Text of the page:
In its earliest days, ransomware wasn’t much of a threat, because it couldn’t actually encrypt data. But that was in the 80's and 90's, those days are long over in the field of technology. Within the past few years, not only has ransomware become a formidable threat but it has also grown exponentially. The world experienced a growth from 3.2 million ransomware attacks in 2014, to 3.8 million in 2015. Then, in 2016, ransomware attacks jumped to a staggering 638 million. Not only did the amount of attacks increase, but the ransoms themselves shot up from an average of $373 per computer in 2014, to $1,077 per computer in 2016. With 241,000 new variants of ransomware created in 2016 (about 660 new variants per day) anti-malware software was struggling to keep up.
However, the trend of ransomware becoming every cybercriminal’s weapon of choice was bad for everyone, even the criminals themselves. As with most reputable industries that experience this much growth in a year, the market became too saturated, driving the average price of a ransom down to $522 in 2017. Ransomware attacks also became more difficult to carry out, due to anti-ransomware measures catching up with the industry. And just as in any business, there is always a new fad waiting around the corner for its time to shine. In this instance, the new star emerging on the scene is cryptomining.
What is cryptomining?
Cybercriminals created a way to turn unknowing bystanders’ electronic devices into cryptocurrency-mining bots. Basically, they get onto your servers, laptops, android devices, or IoT devices and use some of their computing power to search for electronic money to steal. Unlike ransomware, where hackers have to put forth effort for only the possibility of a ransom payoff, cryptomining simply requires the distribution of cryptominers (the malware strand), then the hacker can sit back as their network of bots (botnets) fill their wallets with stolen cyber currency.
Unlike with ransomware, most users won’t even realize they’ve been infected. Unless you own cryptocurrency, all hackers want from you is some of your computing power. In most cases, cryptomining will occur in the background so they can continue to use your device without detection. This may slow down your device or increase your energy bill, but just enough to not be outright suspicious. And since they’re making money in an easy, passive way, there’s no need to steal your documents, passwords and personal information.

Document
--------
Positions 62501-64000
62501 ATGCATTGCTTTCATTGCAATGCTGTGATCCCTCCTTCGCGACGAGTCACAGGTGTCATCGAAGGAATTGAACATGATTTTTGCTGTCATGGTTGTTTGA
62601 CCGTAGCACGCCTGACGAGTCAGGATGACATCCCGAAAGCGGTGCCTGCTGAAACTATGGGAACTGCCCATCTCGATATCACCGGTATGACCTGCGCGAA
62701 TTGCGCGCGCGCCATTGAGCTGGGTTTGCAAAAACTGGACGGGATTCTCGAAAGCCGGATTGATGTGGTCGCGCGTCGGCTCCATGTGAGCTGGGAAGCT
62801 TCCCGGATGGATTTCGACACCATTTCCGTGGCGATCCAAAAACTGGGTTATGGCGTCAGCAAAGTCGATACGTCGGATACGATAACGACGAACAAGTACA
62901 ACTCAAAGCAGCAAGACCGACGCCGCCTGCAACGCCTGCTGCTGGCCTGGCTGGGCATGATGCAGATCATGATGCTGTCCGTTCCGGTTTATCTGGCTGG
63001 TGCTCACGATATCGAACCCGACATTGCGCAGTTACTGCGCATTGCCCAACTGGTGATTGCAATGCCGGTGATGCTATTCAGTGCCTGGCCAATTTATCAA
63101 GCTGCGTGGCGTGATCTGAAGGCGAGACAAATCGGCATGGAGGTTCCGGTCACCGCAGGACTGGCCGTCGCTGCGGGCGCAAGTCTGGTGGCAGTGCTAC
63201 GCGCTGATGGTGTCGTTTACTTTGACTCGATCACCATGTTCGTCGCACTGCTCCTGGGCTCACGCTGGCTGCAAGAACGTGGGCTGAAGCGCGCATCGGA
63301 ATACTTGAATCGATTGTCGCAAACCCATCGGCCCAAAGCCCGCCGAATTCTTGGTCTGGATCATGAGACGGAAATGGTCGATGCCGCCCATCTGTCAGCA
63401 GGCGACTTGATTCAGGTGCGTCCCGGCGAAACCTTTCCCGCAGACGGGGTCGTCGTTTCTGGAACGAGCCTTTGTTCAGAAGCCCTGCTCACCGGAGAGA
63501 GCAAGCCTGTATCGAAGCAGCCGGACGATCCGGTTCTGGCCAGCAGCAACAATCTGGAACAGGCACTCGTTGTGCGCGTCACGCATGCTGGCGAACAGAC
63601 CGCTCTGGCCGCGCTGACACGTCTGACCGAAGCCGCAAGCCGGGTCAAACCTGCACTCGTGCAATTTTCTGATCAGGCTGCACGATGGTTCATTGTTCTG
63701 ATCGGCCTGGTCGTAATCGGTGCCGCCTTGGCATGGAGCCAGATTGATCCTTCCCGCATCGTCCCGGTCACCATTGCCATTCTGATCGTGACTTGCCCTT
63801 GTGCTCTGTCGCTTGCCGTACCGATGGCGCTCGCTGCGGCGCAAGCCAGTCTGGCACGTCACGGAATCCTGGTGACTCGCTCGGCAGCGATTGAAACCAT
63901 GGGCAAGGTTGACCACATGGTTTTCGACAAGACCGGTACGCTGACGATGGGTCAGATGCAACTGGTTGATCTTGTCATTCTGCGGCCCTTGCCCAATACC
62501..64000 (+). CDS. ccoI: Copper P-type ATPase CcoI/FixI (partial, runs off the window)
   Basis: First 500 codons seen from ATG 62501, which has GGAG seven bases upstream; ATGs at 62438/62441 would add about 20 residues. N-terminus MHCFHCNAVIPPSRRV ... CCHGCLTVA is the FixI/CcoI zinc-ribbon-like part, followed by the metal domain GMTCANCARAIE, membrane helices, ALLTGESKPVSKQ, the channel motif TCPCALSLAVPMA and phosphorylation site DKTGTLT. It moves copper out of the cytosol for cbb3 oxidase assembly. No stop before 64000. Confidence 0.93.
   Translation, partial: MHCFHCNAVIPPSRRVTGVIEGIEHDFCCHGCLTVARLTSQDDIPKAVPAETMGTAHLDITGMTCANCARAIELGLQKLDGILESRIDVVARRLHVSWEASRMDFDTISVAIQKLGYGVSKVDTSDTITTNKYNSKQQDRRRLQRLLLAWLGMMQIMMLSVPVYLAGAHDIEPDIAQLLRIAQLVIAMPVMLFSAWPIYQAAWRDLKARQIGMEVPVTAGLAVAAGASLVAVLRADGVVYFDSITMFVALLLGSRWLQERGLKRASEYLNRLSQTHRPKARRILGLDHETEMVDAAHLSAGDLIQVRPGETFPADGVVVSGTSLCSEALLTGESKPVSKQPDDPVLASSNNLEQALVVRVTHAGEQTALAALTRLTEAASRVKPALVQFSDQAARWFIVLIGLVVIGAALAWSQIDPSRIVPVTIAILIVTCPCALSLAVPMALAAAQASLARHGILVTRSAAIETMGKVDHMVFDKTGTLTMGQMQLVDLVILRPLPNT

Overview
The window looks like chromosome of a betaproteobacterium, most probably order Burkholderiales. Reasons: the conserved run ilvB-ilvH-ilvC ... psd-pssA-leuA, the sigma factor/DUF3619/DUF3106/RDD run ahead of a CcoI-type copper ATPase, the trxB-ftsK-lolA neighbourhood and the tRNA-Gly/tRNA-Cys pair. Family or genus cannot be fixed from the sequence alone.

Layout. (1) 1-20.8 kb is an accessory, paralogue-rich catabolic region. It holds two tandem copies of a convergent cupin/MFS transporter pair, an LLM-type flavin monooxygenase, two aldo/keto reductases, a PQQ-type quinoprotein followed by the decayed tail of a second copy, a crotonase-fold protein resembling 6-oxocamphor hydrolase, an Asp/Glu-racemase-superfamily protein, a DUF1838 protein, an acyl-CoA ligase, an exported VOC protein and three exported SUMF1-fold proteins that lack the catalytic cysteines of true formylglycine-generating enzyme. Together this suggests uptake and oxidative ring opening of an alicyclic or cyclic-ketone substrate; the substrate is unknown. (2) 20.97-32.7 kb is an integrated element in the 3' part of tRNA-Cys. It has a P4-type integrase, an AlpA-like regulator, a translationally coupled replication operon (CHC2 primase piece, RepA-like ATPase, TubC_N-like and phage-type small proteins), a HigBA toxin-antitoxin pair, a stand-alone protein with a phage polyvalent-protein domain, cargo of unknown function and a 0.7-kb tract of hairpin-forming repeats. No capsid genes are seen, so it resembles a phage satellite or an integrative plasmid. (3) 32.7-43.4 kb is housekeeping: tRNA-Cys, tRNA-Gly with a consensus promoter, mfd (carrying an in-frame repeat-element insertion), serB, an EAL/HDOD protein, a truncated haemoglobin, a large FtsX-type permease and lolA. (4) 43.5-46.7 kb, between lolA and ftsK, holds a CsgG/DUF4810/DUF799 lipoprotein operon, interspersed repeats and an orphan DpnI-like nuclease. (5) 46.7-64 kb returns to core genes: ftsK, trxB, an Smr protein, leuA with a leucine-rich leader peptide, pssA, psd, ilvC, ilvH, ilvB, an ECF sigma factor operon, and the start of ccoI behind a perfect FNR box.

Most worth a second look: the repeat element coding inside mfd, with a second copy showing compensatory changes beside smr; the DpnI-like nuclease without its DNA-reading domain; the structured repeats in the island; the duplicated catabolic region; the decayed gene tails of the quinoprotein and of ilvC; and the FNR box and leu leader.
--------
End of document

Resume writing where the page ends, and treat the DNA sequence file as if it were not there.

The impact of cryptomining
Cryptomining may seem like the lesser of two evils when compared to the severity of ransomware, but there are aggressive cybercriminals who would use your device to the point of causing overheating batteries or hijack every bit of the CPU, causing the machine to become inoperable to you. Not to mention when the market of cryptomining inevitably becomes over-saturated and multiple hackers attempting to use the same device, end up overwhelming and crashing the system. Both of these scenarios can cause costly downtime for your business.
Thus, it’s still of the utmost importance to be vigilant, employ end-user training and maintain sufficient backups. Proactive and preventative stances are undoubtedly important when it comes to malware. If your business isn’t prepared for cryptomining or ransomware, it’s time to be. Call us at 402.398.9580 or email us at firstname.lastname@example.org. Your business is important to us.